Reptiles and Amphibians in Decline

 

Numbers of reptiles and amphibians continue to decline. The threats facing them include habitat loss through urbanisation, intensive agriculture, habitat degradation, as well as changes in land management, pollution and persecution. Ponds have been filled in and are not created and important retile breeding sites have been knowingly or unknowingly destroyed. Unusual mass mortalities of frogs have been reported and lizards can build up a high level of insecticides in their bodies which has a toxic effect, as well as depriving them of their insect prey.

 


 

 

More Information about some of Warwickshire's Amphibians and Reptiles

 

The Adder

 

Local status and distribution
The Adder is rare in Warwickshire and only occurs at a few known sites in the county making up only 5% of the total reptile records. In Victorian times the Adder was described as not abundant in the county, being absent from alluvial areas and mainly found in sandy or stony places.
Description
The Adder is a small, stout snake with a distinctive continuous zigzag on the back. It has a well defined head compared to the grass snake and rarely grows longer than 65cm (2 feet). Body colour is variable, males are usually grey or buff with a black zigzag whereas females are brown with a dark brown zigzag. The Adder is the only native snake having elliptical, as opposed to round pupils. Occasionally black (melanistic) Adders are found but none have been reported in Warwickshire.
Ecology
The Adder is typically found in heathland and moorland but in Warwickshire it is associated with railway embankments, rough grassland and scrub. Male snakes are the first to come out of hibernation, females emerging a couple of weeks later. Mating takes place in April and early May and is often preceded by a ritualistic behaviour pattern by the males, who dance with each other in a trial of strength to gain access to the female who is often in the near vicinity. Female Adders do not breed every year because they need at least one intervening year to feed up and regain breeding condition. Once pregnant they cease to feed for the 3 to 4 month gestation period whilst the embryos develop inside the body. Six to twenty young are born alive, usually by the beginning of September.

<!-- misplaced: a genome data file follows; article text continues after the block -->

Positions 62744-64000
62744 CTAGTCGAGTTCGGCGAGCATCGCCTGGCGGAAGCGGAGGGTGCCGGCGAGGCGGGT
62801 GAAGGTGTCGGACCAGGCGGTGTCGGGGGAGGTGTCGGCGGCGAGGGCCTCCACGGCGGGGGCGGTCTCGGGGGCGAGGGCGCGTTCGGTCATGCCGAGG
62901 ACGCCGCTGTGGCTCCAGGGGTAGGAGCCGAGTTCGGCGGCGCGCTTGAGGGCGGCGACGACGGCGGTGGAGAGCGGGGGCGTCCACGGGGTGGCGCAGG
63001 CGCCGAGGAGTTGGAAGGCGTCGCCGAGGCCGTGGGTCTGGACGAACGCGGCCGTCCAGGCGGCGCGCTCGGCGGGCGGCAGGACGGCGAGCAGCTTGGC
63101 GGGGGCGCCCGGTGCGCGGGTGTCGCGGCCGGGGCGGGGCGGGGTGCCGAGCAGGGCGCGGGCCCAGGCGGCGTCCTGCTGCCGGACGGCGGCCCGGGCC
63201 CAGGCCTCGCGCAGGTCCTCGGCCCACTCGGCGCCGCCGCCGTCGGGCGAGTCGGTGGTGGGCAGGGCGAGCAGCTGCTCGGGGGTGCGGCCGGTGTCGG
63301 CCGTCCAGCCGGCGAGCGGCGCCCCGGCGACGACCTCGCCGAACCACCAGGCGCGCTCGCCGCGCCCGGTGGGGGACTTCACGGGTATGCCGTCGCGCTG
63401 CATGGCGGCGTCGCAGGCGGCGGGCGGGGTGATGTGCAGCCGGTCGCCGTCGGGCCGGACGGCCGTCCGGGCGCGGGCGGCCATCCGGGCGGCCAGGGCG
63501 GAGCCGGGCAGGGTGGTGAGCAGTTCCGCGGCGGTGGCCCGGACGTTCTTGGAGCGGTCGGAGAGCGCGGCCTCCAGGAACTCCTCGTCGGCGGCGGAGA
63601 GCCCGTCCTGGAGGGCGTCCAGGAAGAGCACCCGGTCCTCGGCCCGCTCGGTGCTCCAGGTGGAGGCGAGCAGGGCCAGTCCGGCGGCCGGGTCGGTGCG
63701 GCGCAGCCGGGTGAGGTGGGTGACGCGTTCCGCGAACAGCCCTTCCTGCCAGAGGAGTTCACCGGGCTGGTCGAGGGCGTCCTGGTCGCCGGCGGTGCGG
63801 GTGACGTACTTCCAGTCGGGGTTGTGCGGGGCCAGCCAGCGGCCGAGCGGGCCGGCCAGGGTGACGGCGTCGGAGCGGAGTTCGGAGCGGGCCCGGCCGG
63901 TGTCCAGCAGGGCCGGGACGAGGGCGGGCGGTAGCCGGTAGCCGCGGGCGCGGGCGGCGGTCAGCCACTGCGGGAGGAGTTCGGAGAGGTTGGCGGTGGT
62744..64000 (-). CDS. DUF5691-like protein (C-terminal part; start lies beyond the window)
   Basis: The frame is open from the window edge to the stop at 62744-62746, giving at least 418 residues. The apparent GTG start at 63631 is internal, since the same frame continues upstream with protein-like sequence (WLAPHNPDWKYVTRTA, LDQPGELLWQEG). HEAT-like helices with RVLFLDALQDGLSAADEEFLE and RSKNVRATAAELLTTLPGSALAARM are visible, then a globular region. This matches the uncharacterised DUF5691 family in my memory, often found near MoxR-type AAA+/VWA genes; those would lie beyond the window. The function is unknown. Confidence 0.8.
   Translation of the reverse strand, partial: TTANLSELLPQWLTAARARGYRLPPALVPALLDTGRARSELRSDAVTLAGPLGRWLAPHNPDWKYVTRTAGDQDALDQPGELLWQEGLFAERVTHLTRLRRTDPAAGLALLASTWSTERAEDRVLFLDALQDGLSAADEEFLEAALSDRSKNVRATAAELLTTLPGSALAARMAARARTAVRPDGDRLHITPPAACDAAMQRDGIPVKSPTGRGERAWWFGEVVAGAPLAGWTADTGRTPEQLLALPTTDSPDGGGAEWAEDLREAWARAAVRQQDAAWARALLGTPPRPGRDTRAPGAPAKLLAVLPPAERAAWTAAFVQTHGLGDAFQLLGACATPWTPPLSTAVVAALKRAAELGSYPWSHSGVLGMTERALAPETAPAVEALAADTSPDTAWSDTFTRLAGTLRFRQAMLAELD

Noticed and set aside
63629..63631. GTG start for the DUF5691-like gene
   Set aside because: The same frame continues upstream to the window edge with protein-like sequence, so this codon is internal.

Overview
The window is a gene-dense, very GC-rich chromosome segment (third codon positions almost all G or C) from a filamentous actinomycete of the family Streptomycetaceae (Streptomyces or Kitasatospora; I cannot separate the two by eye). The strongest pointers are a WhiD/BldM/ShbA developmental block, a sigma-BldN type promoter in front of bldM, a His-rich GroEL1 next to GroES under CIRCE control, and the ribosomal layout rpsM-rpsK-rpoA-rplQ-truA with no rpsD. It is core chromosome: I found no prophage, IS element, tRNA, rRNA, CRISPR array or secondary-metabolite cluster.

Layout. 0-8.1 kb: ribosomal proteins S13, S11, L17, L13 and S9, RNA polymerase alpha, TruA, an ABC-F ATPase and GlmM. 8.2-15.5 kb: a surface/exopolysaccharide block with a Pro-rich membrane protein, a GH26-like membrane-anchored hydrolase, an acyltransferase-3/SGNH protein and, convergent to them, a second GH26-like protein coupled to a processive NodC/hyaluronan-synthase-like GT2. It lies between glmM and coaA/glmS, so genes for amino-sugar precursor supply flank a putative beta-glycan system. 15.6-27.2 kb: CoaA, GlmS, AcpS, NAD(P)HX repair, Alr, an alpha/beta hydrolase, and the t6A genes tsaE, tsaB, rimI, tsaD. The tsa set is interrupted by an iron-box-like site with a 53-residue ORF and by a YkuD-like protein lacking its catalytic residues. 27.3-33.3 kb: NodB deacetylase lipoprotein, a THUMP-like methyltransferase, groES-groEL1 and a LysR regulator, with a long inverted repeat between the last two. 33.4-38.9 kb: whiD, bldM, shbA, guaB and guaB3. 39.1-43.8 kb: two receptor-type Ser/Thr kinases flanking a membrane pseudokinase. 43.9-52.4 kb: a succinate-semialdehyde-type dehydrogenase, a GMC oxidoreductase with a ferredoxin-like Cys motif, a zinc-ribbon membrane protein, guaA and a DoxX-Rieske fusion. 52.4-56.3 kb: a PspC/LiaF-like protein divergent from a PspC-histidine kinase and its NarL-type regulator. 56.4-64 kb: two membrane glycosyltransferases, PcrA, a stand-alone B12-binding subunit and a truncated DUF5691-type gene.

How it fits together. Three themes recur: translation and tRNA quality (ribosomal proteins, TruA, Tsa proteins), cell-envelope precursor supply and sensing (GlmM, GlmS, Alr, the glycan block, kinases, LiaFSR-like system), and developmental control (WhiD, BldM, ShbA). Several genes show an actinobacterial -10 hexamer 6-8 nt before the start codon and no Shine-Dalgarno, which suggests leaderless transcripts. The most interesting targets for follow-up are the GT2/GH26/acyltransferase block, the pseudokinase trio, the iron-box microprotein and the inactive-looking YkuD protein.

The Adder is Britain's only venomous snake and uses venom for catching prey, usually small mammals and lizards. They are very timid animals and usually move away quickly when disturbed, but will bite in defence if trodden upon or handled. If bitten, medical assistance should be sought, but statistically one stands more chance of dying from a bee or wasp sting than an Adder bite.
Protection status
Some protection under the Berne Convention as to their exploitation.
Protected under the Wildlife and Countryside Act 1981 Schedule 5. from trade, injury and killing.

 


 

The Common or Viviparous Lizard

 

Local status and distribution
The Common lizard has a limited distribution in Warwickshire and is absent from many parts of the county. However it is Warwickshire's second most common reptile accounting for 26% of the total reptile records. The Common lizard was not abundant in Victorian times but the existence of several colonies at the foot of Edgehill, a common near Claverdon and the stone walls around the Priory in Warwick had been reported. It is interesting to note that in the 1901 Victoria County History of Warwickshire it is stated that the Sand lizard (Lacerta agilis) had been observed at two places on the Ridgeway near Alcester and that it was rare at these localities. Whether these were genuine sightings or that Common lizards were mistaken for Sand lizards cannot be confirmed but there are no later reports of Sand lizards for the county.